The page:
Wall and Manasquan are also coming off banner seasons, with Manasquan reaching the SCT final for the first time ever and Wall getting back to the NJSIAA Group III final for the first time in 15 years. Wall will bring back most of its goal-scoring while trying to replace all four members of its dominant back line. Manasquan finds itself in a similar situation, but unlike Wall, the Warriors also have to replace one of the Shore’s best goalkeepers while the Crimson Knights bring back Sebastian Campanile.
The long list of potential answers to this burning question makes this season another that should provide some surprises. The 2016, 2017 and 2018 seasons started with powerhouse teams at the top of the rankings and finished with those teams at the top, while last year saw Freehold Township ascend to the No. 1 spot after opening the year at No. 3. With no clear favorite and no crossover games, settling the No. 1 team at the Shore in 2020 will be as dumbfounding a process as ever.
What Shore teams would have unique opportunities in something resembling a typical NJSIAA sectional tournament?
The NJSIAA Tournament provides some of the Shore’s best teams a chance to prove themselves against the rest of the state but it also allows for New Jersey’s smaller schools to compete against a more level playing field. In recent years, some of the Shore’s best have hailed from Group II and III but there are years in which the larger-sized schools dominate the Shore scene. In those years, teams like Holmdel, Toms River South and Asbury Park have capitalized on championship opportunities in November by winning sectional championships, even in years in which they did not make deep runs in the Shore Conference Tournament.
Last year’s state-tournament darlings were sectional champions Toms River North and Wall and sectional runners-up Long Branch and Ocean. The only one of those four teams to make it as far as the SCT quarterfinals was Wall (Ocean failed to qualify for the SCT), so without the NJSIAA Tournament, those other three teams would be coming off rather forgettable seasons rather than surging toward Oct. 1 with some serious momentum.
If there is any state tournament this season, it will be a more restrained version that will limit how far teams travel – even if it means just stopping the brackets at the end of the sectional championship round. As long as there is something to that effect, teams like Point Pleasant Beach and Asbury Park in Group I and St. Rose and Ranney in Non-Public B will have a chance to make postseason noise whereas all four would be happy to win one game in a Shore Conference Tournament. For those programs, the state tournament is the focus in every season.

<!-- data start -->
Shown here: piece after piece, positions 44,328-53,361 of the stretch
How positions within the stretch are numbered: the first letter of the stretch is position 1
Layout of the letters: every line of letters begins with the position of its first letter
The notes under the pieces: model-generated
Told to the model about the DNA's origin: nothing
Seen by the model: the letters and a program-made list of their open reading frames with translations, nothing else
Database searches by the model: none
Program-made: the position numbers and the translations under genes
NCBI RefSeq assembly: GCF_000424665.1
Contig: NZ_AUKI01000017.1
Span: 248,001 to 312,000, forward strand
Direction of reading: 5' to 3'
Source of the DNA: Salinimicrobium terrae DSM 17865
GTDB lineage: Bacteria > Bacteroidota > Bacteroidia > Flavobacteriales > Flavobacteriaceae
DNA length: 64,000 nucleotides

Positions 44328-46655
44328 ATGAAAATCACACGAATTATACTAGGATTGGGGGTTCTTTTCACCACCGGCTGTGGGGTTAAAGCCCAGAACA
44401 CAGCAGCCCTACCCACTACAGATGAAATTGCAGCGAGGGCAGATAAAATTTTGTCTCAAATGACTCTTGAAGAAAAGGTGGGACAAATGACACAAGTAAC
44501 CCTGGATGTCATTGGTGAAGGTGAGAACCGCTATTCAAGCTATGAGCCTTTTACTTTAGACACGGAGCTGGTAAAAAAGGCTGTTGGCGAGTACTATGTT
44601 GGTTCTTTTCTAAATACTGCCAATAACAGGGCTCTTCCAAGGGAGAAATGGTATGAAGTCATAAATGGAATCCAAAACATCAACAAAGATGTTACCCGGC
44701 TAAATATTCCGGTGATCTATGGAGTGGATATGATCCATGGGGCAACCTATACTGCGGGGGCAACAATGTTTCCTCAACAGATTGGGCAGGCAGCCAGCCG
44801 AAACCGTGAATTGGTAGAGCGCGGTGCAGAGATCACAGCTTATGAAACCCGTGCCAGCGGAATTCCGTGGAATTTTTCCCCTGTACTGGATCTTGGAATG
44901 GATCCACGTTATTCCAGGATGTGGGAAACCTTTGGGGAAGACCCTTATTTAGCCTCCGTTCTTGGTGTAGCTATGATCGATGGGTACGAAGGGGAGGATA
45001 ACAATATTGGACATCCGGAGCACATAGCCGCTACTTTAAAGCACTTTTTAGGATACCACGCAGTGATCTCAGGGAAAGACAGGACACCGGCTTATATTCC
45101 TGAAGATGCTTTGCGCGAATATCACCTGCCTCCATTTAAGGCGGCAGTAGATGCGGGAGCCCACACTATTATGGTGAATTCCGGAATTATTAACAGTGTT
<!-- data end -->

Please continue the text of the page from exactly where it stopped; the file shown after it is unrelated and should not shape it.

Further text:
In a Group III field that has been relatively even over the past several years, Wall, Ocean and Toms River South remain strong enough to add to their decorated resumes while Colts Neck, Middletown North, Pinelands and Toms River East are all poised to be improved teams that should be dangerous in a tournament setting.
Holmdel and Delran have been the dominant Group II teams in Central and South Jersey for most of the past decade, but Central Jersey Group II could be experiencing a changing-of-the-guard as Holmdel prepares to rebuild coming off last year’s quarterfinal upset loss to Governor Livingston on penalties. That opens the door for Monmouth Regional and Rumson-Fair Haven – with the Falcons in the midst of a strong four-year run and the Bulldogs of Rumson just hitting their stride after a turnaround season in 2019 with a young team
Manasquan is coming off two of its more successful seasons in program history, but this year will be a last hurrah of sorts with four-year starter Tommy Johnson suiting up for his final high-school season. The Warriors came close to winning a South Jersey Group II title in 2018 and even closer to a Shore Conference Tournament title last year, so they are hungry for one last shot with Johnson this season.
The usual Group IV powers and CBA always make up the bulk of the Shore Top 10, but there is one Group IV team looking to write a new narrative. Southern is looking at its best chance ever to win its first outright A South title, its first NJSIAA sectional title and at least reach the SCT final for the first time ever. Few teams would have been more crushed to lose the 2020 season and now that there appears to be one on the horizon, the Rams would like to prove their standing in the Shore and in all of New Jersey as much as possible.
All of those teams have a chance to make program history this year and that’s not to mention other teams in pursuit of a championship: decorated programs like Freehold Township, CBA and Wall trying to add to their resumes with a new group of players; Jackson Memorial and Marlboro scratching and clawing to finish off a tournament championship after several near misses in recent years; and Long Branch and Toms River North hoping to go even further than they did during Cinderella runs in 2019. There may be a limited opportunity to capture a championship in 2020 and there are a number of Shore teams hoping they don’t miss their shot at a special season.